The Coach Tourism & Transport Council (CTTC) says its members cannot sustain current diesel prices, and more jobs will be lost if the Government does not bring down the price of fuel.
“Half of what we pay at the pumps for diesel goes to the Government in taxes,” says Gerry Mullins, Chief Executive of the CTTC. “High taxes are causing job losses in tourism.”
The CTTC points out that on a litre of diesel costing around €1.54, the coach company will spend around 50% on government taxes including excise duty, carbon tax, VAT, and on the National Oil Reserves Levy.
The CTTC is calling for a re-think on the matter of fuel taxes. “Raking in money on fuel taxes is a false saving because the Government will have to cover the cost of jobs lost from the tourism industry,” says Mullins.
A press release from the Council explains 'Republic of Ireland coach companies are competing against coach companies in Northern Ireland and Britain who can reclaim the VAT on diesel. This means that British coach companies can offer their services cheaper than Republic of Ireland ones, so potential visitors to Ireland are lost to Britain where they can enjoy a cheaper coach tour. Meanwhile, visitors who land in Dublin are often being collected by Northern Ireland coaches who can operate in the South, but reside in a more favourable tax jurisdiction'.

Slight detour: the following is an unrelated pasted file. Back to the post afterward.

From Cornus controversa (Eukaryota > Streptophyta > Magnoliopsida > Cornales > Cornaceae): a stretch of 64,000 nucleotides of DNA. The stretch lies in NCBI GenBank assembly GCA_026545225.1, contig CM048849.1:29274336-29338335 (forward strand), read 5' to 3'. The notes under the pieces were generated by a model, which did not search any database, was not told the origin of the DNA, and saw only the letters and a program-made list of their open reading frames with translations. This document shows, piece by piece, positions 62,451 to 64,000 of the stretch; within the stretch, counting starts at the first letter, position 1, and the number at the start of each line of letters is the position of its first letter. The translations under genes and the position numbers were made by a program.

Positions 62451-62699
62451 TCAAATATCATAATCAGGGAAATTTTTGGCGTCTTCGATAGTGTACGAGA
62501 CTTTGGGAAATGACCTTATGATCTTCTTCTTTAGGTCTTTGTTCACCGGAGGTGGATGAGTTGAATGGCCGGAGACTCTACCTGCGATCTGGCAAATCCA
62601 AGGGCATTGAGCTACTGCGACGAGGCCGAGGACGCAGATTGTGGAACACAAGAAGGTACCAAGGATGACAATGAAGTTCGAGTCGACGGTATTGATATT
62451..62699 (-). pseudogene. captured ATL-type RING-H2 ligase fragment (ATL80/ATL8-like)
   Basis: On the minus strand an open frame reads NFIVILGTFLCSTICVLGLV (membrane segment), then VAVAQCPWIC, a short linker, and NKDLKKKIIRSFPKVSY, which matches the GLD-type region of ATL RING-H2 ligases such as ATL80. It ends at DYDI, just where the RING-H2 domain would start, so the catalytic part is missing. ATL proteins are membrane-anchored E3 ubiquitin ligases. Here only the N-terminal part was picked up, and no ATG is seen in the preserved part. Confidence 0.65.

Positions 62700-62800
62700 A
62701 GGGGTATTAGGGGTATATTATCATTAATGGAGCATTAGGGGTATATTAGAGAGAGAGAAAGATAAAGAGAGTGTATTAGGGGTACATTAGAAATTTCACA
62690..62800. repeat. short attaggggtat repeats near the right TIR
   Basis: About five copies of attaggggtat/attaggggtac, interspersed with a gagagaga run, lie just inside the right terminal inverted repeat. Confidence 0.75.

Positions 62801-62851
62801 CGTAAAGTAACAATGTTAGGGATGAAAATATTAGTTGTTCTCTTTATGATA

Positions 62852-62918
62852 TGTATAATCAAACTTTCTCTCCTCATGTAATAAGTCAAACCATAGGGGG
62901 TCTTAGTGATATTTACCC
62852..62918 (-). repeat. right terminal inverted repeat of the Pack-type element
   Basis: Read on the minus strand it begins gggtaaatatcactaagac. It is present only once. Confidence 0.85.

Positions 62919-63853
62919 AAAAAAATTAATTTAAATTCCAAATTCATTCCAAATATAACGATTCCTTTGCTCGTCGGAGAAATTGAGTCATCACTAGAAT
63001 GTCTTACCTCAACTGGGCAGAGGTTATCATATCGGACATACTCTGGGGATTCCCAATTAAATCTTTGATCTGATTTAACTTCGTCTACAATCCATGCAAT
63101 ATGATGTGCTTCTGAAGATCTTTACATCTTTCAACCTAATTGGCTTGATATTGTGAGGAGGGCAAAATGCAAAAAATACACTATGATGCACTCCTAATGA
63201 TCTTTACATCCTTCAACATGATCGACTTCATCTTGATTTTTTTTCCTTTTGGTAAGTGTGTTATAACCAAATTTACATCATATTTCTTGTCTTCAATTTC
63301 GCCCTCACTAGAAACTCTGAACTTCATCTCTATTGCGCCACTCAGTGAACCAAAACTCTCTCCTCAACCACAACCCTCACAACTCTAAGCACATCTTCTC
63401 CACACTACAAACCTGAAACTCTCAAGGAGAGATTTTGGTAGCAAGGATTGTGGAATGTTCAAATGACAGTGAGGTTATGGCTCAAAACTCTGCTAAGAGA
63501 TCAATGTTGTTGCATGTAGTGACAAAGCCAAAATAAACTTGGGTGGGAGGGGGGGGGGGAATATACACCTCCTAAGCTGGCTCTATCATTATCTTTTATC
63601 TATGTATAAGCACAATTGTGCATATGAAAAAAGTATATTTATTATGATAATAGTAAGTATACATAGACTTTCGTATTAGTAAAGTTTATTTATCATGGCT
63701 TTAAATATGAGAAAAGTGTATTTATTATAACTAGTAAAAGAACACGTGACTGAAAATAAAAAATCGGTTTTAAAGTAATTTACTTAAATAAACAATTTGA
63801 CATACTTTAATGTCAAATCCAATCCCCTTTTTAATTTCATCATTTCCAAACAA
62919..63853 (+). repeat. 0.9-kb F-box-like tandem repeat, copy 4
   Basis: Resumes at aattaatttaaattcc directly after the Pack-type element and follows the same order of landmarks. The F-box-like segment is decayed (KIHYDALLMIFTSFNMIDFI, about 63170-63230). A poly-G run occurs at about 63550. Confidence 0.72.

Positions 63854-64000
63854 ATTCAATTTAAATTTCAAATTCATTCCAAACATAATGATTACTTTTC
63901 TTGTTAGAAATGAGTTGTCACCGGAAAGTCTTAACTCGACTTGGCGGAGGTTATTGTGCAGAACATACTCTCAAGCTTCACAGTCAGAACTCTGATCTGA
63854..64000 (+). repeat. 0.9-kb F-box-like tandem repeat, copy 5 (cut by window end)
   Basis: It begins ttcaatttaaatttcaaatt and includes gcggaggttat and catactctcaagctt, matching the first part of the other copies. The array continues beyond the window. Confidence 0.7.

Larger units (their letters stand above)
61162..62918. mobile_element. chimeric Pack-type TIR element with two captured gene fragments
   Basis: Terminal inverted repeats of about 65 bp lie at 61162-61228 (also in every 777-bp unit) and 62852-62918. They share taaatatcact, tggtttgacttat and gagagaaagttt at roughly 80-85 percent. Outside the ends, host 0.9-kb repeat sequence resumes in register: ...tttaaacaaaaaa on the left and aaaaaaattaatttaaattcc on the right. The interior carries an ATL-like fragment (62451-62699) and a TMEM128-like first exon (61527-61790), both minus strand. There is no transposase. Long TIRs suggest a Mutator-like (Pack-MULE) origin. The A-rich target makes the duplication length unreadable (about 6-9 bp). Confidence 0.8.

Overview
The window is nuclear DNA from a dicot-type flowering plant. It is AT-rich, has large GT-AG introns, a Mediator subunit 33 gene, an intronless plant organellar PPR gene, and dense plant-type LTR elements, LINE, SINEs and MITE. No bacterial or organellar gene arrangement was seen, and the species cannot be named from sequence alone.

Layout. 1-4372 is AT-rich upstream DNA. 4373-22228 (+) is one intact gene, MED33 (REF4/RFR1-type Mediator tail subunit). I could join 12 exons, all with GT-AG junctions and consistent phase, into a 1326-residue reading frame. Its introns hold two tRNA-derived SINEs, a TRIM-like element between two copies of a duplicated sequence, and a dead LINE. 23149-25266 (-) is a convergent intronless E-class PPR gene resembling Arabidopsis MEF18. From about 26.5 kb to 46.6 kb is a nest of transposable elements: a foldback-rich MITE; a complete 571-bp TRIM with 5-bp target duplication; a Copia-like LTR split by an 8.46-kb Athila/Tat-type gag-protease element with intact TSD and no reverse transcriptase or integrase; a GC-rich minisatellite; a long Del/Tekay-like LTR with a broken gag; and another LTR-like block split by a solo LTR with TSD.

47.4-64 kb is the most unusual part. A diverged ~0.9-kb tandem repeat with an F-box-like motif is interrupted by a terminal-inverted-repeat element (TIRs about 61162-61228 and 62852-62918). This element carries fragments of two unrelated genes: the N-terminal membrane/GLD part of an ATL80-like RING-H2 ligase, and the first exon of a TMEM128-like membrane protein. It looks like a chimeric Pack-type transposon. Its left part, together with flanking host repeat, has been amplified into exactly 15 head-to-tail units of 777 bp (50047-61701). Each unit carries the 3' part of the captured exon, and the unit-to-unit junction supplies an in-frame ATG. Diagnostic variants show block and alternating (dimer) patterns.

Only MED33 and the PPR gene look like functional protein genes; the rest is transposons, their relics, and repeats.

The CTTC is calling on the minister for tourism Leo Varadkar to introduce a new form of excise duty rebate. The abolition of the previous excise rebate added 34.5 cent per litre of diesel; a massive increase that has crippled the coach industry ever since.